Civil servants involved in botched RHI scheme 'will carry heavy burden'
A group of civil servants involved in establishing and initially running the failed Renewable Heat Incentive (RHI) scheme will "undoubtedly have to carry a heavy burden for the rest of their days", the inquiry was told yesterday.
Peter Coll QC, representing some officials at the Department of Enterprise, Trade and Investment (Deti) who set up and oversaw the scheme for three years, told the final day of the RHI Inquiry that "of course they were sorry that the public was not best served".
However, he said the civil servants were "not alone in shouldering this burden" as there were "errors made at every turn" by those providing advice, scrutinising and administering the scheme and in "handling the problems that then manifested".
The barrister said: "One can see errors right throughout until urgent political steps were engaged in addressing problems towards the end. There were missed opportunities to fix the scheme. The failings of the team are only part of the picture."
He said the inquiry has taken a "heavy personal toll" on the civil servants involved, adding: "This is their life's work at stake."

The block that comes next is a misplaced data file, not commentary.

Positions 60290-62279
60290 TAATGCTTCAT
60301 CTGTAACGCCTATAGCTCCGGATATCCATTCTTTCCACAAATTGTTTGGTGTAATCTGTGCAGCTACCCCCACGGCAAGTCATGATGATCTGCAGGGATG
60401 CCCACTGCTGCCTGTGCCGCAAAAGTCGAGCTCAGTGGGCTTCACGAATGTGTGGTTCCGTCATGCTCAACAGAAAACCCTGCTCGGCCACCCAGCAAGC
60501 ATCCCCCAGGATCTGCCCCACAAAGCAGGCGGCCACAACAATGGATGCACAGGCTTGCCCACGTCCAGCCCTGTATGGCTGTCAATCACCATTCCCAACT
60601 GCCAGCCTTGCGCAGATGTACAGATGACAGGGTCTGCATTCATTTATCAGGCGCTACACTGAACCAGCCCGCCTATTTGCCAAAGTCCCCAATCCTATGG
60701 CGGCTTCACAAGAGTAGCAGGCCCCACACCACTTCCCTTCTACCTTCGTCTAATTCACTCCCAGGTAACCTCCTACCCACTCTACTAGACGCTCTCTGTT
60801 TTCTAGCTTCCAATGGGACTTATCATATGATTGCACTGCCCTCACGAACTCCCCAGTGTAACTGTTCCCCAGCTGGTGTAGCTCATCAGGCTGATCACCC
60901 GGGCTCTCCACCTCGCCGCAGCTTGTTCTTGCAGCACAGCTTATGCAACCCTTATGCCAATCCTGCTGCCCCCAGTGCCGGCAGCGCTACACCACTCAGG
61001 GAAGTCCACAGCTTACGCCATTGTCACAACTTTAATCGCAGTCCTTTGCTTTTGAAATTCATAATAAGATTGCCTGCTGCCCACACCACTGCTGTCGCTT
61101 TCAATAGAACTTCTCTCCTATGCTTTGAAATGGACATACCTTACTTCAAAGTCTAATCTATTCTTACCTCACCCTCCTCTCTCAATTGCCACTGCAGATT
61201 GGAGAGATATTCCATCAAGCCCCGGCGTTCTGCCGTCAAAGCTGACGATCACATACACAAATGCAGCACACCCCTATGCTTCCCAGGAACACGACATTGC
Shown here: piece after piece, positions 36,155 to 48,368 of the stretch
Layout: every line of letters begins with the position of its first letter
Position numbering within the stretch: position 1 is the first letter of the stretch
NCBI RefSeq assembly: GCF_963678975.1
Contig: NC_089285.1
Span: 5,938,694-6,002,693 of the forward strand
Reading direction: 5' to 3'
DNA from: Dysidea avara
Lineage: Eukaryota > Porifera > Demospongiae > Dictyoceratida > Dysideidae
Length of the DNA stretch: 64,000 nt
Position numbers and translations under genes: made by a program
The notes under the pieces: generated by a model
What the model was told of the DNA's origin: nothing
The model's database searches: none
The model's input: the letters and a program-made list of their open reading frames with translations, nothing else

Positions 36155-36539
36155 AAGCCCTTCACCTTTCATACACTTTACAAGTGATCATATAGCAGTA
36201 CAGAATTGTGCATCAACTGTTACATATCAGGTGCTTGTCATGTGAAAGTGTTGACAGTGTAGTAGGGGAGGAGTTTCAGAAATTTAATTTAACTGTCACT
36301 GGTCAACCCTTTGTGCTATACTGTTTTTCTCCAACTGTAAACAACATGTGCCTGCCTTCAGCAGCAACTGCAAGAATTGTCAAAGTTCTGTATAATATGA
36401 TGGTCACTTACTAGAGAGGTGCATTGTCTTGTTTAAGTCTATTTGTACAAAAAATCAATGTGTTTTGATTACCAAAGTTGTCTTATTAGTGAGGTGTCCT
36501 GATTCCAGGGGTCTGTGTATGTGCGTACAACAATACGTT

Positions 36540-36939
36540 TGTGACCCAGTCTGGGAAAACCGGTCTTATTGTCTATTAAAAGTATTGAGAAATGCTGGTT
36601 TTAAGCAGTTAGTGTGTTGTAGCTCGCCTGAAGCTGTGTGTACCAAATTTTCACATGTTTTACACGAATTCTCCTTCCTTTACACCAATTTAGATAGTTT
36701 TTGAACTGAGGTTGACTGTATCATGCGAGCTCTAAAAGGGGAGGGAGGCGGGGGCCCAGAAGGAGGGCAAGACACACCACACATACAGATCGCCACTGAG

Mr Coll was speaking for five civil servants including Peter Hutchinson, who worked for Deti when the botched green energy scheme was set up in 2011 through to 2014.
The inquiry previously heard that Mr Hutchinson had no previous expertise in energy matters and received no specific training.
The inquiry was also told that Deti had only two dedicated civil servants working on RHI, with Mr Hutchinson left alone to run the "complex and heavily loaded" scheme most of the time.
A similar scheme in England had 77 dedicated staff members.
Jeremy Johnson QC addressed the inquiry on behalf of four other Deti civil servants who took on the running of RHI from 2013.
He said there was "no nine-to-five clock-watching culture" and pointed to the "overwhelming evidence to testify to the non-stop, frenetic working environment", including email inboxes that were "impossible to keep on top of" and emails being sent in the early hours of the morning.
Mr Johnson said this was not what the public would recognise as "stereotypical" of the Civil Service.
He said: "The RHI catastrophe was not caused by a single or small team of officials.
"Ultimately, it was caused by a blinkered and misconceived decision to commit to a deeply flawed scheme without appropriate planning and resources. This was followed by an almost unbelievable series of errors by officials including my clients, politicians and special advisers at every conceivable level."
The head of the Northern Ireland Civil Service David Sterling yesterday apologised for the "multiple failings" in its handling of the RHI scheme.
Mr Sterling's barrister David Reid told the inquiry that "communication and collaboration" between officials must be improved.
Mr Reid said action has already been taken, including reviewing the codes and guidance relating to the relationships between ministers, civil servants and special advisers.